Which brings to mind a sixth hurdle that needs to be considered before polygamy becomes legal, especially here in the US where we don't have single-payer healthcare: private insurance coverage of multiple spouses.

Presumably the person taking out the coverage would pay a higher premium the more spouses are in evidence, but at what point does the company cut it off and say "This just is no longer a good risk for us"? Would laws be enacted to force private ensurers to extend coverage to all spouses in a case like that? Like the others, I don't think its insurmountable at all, but it is certainly an issue that needs raising.

Ms Chris said...

@akusai: private insurers could treat each separate wife-plus-offspring as one discrete family, e.g. a man with 3 wives would have to buy 3 family plans. I don't think the insurers would have to set an arbitrary maximum number of families they'd insure, since they could set the rates as they see fit. The burden would be on the mega-family to scrape up the $, unless it qualified for public assistance...

Which, BTW, is often how families in the fundamentalist Mormon sects manage in the US. It's fairly common for the non-legal wives and their children to go on welfare. Wives 2,3,...N are not recognized by state or federal law, so there's no paper trail to prove that they're not abandoned single moms.

I'm of mixed minds as to whether it actually would be better to legalize polygamy - it might make it easier to track and prosecute welfare fraud, underage marriages, and other abuses.

Indefensible said...

I think it's easy to come down on the side of plural marriage, because on the face of it it just sounds so right-on. Why shouldn't people marry as many people as they like? They're not hurting anybody, right?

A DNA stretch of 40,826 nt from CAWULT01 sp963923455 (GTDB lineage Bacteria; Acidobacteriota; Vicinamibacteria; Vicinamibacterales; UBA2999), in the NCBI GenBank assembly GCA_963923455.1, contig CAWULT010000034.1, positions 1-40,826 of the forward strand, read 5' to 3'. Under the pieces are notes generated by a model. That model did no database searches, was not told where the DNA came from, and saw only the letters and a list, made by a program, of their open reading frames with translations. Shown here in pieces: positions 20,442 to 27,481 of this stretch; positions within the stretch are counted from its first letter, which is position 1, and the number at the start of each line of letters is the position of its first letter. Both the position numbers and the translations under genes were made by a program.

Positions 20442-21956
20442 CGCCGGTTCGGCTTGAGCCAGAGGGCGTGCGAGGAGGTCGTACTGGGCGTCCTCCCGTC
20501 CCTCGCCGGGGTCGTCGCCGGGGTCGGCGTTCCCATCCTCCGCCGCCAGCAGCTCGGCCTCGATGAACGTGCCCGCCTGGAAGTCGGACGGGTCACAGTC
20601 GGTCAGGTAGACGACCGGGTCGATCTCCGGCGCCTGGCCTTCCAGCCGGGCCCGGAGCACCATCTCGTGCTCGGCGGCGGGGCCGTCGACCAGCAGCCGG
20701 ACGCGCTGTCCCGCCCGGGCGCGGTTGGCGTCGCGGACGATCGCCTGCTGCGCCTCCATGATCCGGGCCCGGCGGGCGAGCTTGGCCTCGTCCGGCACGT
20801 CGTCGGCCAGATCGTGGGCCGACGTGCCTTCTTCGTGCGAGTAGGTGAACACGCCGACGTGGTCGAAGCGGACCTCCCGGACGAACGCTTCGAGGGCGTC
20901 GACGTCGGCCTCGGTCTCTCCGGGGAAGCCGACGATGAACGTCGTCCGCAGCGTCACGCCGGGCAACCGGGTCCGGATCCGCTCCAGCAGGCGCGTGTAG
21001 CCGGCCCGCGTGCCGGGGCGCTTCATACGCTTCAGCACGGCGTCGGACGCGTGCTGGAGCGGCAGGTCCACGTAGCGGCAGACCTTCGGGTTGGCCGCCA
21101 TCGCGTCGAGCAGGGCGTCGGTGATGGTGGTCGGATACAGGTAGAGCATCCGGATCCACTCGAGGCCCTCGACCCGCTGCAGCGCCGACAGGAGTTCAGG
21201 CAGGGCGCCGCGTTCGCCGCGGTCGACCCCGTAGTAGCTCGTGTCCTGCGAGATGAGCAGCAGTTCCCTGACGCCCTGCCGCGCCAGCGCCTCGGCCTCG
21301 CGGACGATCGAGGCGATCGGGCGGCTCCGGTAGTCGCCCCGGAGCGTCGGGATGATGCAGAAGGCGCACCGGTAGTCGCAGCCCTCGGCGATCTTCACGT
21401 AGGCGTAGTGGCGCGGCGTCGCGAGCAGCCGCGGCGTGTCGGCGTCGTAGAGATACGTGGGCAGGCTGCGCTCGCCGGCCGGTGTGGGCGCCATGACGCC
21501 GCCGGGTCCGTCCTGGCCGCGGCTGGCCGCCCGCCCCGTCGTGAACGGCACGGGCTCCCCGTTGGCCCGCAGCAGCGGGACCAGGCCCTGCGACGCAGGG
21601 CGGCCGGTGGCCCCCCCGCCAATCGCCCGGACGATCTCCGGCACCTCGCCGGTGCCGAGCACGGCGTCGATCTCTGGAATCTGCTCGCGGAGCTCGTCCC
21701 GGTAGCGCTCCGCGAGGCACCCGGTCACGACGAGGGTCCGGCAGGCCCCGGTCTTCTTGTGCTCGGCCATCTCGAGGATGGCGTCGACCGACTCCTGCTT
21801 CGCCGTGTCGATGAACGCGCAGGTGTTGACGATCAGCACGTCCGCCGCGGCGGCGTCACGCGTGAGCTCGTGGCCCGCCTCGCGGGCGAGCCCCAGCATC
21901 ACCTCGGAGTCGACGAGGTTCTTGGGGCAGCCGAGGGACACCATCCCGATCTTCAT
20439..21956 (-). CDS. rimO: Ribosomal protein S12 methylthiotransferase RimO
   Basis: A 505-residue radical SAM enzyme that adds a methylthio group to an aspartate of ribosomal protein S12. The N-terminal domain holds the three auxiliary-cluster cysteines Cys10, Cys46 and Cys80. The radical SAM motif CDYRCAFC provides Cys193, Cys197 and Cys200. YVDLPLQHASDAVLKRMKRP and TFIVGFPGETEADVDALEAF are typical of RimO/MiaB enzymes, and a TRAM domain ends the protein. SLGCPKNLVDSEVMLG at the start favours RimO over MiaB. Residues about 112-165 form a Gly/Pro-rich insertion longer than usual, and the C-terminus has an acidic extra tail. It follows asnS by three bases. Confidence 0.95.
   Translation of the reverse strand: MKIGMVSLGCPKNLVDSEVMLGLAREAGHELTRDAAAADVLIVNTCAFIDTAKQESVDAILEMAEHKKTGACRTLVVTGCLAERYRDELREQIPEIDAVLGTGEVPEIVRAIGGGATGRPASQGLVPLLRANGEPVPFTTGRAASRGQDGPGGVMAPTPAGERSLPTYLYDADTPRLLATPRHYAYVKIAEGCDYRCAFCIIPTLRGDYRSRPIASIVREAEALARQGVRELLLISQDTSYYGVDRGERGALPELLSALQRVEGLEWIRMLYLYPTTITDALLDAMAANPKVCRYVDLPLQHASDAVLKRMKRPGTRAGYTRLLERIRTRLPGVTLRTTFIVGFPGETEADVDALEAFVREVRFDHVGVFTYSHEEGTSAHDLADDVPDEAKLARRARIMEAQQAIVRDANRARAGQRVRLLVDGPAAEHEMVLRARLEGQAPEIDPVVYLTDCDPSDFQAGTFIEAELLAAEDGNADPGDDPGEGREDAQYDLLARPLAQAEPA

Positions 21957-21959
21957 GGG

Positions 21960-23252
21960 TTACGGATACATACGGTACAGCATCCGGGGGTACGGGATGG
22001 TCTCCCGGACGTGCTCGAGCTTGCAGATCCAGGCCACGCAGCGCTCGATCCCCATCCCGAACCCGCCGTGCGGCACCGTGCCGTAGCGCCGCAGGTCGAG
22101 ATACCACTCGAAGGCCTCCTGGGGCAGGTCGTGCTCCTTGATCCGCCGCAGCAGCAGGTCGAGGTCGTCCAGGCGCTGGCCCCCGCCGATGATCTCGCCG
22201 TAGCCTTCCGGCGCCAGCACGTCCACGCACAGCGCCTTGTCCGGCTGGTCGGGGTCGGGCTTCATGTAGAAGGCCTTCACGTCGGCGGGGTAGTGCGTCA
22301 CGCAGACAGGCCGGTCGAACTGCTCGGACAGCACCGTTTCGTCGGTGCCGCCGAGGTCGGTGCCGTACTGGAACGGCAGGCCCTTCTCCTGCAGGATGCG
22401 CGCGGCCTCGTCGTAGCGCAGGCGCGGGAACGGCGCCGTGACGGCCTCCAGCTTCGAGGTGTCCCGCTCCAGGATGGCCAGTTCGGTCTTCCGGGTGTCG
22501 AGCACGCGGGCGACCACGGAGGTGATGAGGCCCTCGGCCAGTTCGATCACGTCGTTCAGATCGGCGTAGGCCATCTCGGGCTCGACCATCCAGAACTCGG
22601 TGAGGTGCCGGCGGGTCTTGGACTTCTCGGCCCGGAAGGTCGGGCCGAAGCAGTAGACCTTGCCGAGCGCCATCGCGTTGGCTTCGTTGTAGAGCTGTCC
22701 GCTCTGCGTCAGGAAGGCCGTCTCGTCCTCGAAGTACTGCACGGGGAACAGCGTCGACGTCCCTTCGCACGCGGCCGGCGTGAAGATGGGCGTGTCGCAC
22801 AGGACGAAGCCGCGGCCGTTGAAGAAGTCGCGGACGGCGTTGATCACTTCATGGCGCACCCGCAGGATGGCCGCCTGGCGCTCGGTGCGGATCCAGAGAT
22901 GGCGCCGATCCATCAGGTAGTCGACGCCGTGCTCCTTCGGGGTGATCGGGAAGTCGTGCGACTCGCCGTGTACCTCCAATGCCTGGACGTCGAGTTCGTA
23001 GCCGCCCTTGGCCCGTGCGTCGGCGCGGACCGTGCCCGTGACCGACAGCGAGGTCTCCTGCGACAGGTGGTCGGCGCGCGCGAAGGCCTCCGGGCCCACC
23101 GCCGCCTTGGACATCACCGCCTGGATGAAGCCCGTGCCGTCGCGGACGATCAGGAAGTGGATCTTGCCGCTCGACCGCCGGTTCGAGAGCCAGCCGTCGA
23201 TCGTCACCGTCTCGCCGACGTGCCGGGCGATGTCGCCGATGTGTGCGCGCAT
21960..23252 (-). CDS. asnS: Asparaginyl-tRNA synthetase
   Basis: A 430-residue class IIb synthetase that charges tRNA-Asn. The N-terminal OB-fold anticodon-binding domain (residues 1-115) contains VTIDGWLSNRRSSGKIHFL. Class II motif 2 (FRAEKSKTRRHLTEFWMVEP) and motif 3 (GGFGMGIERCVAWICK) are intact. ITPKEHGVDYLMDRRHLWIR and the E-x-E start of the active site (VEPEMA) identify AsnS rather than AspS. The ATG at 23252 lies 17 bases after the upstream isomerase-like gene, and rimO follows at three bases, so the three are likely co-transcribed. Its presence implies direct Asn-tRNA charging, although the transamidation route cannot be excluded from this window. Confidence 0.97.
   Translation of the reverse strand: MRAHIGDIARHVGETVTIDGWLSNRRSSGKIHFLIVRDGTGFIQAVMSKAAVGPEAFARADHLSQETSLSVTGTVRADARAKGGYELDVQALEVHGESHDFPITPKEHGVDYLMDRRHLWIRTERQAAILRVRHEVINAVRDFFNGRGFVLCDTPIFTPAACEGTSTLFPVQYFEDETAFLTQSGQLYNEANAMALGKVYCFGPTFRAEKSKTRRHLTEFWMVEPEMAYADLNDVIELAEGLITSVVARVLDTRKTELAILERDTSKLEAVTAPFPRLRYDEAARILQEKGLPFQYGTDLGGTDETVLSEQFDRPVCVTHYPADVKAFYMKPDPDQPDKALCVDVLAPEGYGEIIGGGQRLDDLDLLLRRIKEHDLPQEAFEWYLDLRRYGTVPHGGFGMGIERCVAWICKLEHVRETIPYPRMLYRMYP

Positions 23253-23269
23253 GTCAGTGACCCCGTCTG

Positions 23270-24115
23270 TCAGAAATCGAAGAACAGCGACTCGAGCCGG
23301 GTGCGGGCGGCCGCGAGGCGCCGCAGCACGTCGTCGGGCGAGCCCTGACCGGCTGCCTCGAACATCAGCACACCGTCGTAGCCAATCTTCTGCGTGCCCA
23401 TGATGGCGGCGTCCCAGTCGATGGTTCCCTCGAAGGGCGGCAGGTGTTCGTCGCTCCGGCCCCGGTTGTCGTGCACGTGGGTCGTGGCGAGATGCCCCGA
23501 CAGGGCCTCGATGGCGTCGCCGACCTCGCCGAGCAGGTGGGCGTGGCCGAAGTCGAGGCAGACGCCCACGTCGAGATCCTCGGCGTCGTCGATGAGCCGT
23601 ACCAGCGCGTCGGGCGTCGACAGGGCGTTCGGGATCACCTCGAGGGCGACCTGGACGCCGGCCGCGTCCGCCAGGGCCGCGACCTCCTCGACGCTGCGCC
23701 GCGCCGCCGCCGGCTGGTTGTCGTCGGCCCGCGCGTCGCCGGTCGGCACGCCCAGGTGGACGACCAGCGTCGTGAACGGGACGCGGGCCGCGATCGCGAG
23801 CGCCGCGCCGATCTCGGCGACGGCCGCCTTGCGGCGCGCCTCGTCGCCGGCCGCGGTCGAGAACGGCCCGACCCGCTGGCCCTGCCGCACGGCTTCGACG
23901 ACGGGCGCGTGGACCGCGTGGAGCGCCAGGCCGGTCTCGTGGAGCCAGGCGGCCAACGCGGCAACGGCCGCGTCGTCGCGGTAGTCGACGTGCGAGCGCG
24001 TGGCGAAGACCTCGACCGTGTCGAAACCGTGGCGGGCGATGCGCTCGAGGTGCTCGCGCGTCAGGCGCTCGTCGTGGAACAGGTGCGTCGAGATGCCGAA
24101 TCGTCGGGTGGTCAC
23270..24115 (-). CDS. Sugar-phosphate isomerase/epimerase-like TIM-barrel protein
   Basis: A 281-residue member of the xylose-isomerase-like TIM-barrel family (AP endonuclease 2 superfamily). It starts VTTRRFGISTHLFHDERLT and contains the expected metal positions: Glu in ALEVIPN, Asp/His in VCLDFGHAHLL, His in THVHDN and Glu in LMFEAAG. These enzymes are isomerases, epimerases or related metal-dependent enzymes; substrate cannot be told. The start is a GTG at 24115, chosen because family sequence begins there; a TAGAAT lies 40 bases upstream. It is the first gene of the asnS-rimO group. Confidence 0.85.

Wrong.

Spouses are a finite resource. Let's be honest about what we are really discussing. One man having multiple women - and no other men being able to have relationships with, or families with, those women.

It's a recipe for disaster. Some men will end up having lots of women while some guys end up with none. The hatred that the latter would have for the former would take a very very short time to simmer to the surface.

I suspect that avoiding this is one of the reasons that plural marriage went by the wayside in the West in the first place.

Akusai said...

Indefensible, you assume that plural marriages are necessarily one-man-multiple-women affairs. In reality, a society that legally allowed for polyamory would have to treat all cases equally, from one man and three women to its opposite, to a mixed sex harem of a dozen men and women all living together and expecting equal protection, or 4 same-sex homosexuals in a polyamorous civil union.

I don't doubt that many of the cases, should polyamory ever become legally recognized, would be Masculine Manly Men trying to score as much tail for themselves as possible, but that would be mitigated by the extra expenses he would necessarily incur.

And if there was an imminent danger of guys who can't get laid boiling over and murdering the douchebag manwhores of the world, I think we would have seen it already.

Dikkii said...

Good gravy, I haven't seen one of my comments threads light up like this in a long time.

I suppose I'd better start with you, Akusai.

Private health insurance in the US is quite an issue - we do have private health insurance in Australia, however we have a ban on underwritten policies. Therefore, what constitutes a "family" policy would probably see some private health insurers exit the industry as families become too big to be manageable.

Which means the ones with the best team of actuaries will survive, so no problems with this at all.

In the US - I actually see this as more manageable - your scenario is probably more likely where the insurers put a limit on number of spouses allowed. And there would probably be a registration process implemented where everytime an additional spouse is added to the family unit, these would have to be added to the policy, but this is just me speculating.